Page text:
Predicting the Peak

By Zack Hallock, Senior Energy Services Advisor

If you’re looking to turn utility liabilities into opportunities, look no further than your electric bill. Now, what does that exactly mean for your company or business? Simply put there’s a tremendous savings opportunity for every one of us centered around a few hours of thoughtful action during the summer months. By monitoring upcoming ISO New England (ISONE) forecasts, CES consistently informs clients about the probability of an ensuing electric grid peak that can save companies five to six figures on energy bills (depending on electricity consumption). To explore what these few summer hours can mean to your business, it’s important to realize the value of CES’ peak week analysis.

Figure 1

peak-week-self-help-demand-response

Figure 1 represents a “CES Peak Week Analysis” showing a customer’s hourly load profile across the week surrounding the 2021 ISO-NE system peak. With customer’s KW demand represented along the y-axis and hour of the day along the x-axis, this model is an effective way to analyze curtailment actions taken over several days. In this example, we see a CES customer with on-site generation by way of Co-Gen in addition to BMS programming to curtail grid electric demand on campus for the hour highlighted in gray. This hour in grey representing the peak hour not only reflects the highest hourly electric load in a year, but also represents the most stressful hour from a grid reliability perspective.

The two orange lines representing the peak day (June 29, 2021) reflect the impact of both BMS curtailment in addition to the individual impact from their Co-Gen. The Co-Gen represents a vast majority of curtailment which is the difference between the solid orange and dotted line, effectively making the dotted line a theoretical baseline if they never had on-site generation. To put this action in financial perspective, the additional ~2,000 KW of avoided demand by the Co-Gen results in ~$150,000/yr. of avoided electricity supply charges for this upcoming power year. It is worth noting two days later, on July 1 there were extremely close ISONE loads to June 28 and CES advised clients that they could curtail like a peak day again if they pleased. July 1 turned out to be slightly lower loads or “stress” versus June 29 likely due to cloud cover entering the region in early afternoon.

Summer 2021 was a noteworthy peak considering how early it was in the summer relative to the last 15 years – in addition to the closely projected ISONE loads for three consecutive days (June 29- July 1). This tight three-day span was anticipated the week prior by way of CES’ Self-Help Demand Response program and corroborated by notices from the local utility on upcoming curtailment events. This coalescence of signals boosted confidence for the customer and allowed them to not only gain revenue from the formal utility program, but to also avoid high electric supply capacity charges for the following power year (June 2022- June 2023) by way of a lower capacity tag.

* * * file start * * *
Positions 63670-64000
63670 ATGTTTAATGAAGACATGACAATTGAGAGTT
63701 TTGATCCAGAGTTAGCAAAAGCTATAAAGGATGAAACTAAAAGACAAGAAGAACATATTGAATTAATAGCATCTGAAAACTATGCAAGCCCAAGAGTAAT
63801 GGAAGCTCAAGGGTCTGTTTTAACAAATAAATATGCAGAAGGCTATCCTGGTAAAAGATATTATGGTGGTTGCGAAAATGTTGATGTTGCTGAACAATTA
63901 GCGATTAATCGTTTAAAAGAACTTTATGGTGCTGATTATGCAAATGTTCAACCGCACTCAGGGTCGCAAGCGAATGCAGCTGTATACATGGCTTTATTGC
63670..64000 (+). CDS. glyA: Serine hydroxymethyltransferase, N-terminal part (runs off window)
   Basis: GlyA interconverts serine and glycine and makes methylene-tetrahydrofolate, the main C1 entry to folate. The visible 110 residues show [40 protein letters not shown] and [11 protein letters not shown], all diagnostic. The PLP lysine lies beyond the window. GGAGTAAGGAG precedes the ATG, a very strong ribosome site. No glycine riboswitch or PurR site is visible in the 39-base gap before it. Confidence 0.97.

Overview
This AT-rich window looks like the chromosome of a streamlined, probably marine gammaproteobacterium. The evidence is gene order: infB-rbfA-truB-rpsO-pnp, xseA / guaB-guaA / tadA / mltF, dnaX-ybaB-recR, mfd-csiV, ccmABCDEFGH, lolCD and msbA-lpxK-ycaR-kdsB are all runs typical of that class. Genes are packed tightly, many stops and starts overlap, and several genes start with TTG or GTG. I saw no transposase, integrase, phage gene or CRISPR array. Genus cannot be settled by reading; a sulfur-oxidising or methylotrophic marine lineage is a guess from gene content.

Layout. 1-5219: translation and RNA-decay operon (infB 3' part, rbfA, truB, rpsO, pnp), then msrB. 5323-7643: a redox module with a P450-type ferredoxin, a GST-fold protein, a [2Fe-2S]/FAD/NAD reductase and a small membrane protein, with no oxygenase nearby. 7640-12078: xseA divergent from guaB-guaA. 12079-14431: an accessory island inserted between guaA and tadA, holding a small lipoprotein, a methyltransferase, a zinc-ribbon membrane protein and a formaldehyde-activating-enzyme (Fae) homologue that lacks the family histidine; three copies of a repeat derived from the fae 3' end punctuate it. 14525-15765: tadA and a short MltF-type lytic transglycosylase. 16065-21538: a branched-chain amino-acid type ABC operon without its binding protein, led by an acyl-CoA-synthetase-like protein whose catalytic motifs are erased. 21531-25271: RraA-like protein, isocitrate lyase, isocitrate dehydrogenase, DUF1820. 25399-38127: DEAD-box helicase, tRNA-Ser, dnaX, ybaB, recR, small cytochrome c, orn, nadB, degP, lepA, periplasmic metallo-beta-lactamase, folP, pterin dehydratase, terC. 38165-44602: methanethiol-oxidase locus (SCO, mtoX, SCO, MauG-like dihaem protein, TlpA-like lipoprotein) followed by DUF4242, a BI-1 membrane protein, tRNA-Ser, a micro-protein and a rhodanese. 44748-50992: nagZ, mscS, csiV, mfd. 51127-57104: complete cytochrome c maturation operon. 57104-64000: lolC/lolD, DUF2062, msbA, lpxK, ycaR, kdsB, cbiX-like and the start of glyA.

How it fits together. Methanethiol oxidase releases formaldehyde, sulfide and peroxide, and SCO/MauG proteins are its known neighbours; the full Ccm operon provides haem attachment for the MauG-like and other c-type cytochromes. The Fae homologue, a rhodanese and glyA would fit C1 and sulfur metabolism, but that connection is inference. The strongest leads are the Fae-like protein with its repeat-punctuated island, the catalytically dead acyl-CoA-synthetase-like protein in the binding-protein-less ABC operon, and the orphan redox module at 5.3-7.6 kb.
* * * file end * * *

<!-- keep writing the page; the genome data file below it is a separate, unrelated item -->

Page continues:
Again, your capacity tag represents your individual contribution to the grid during the ISONE system peak, also known as the most stressful hour of the year. As a ratepayer, you financially support your contribution to the grid’s stress by way of capacity charges that can either be baked into your $/kWh supply rate or separated out as a fixed line-item charge on your electric supply bill. Evaluating your ability to both actively and reliably avoid this stressful peak hour in the summer, or even future summers is key to exploring more electricity supply options.

Another interesting caveat with June 29, 2021, was that the summer’s peak hour was adjusted forward to 4:00 p.m. - 5:00 p.m. from 5:00 - 6:00 p.m. when official results were posted by ISONE in February 2022. ISONE always waits until the following spring to post official results, but often CES can identify the hour by late September when average daily loads subside well below peak summer loads. This allows customers to better understand electric costs over the next 18 months that were otherwise unknown. This possibility of official adjustments from ISONE is why CES always stresses a multi-hour response outlined in our CES Self-Help Demand Response notices. When it comes to peak hour and capacity tag avoidance, an extra hour or two can mean a six-figure boom or bust to your next electricity budget. If you’re interested in signing up for the CES Self-Help Demand Response program, please contact Nina Callanan, Managing Director of Marketing & Communications at ncallanan@competitive-energy.com. In addition, you may also elect to receive the CES Self-Help Demand Response text message alerts by filling out this form.

As you consider your actions for this summer and beyond, reach out to your local Energy Services Advisor to learn more and participate.


 

Subscribe to our Market Summary and Insider Newsletter

Sign up with your email address to receive news and updates about energy markets

Your cart
    Checkout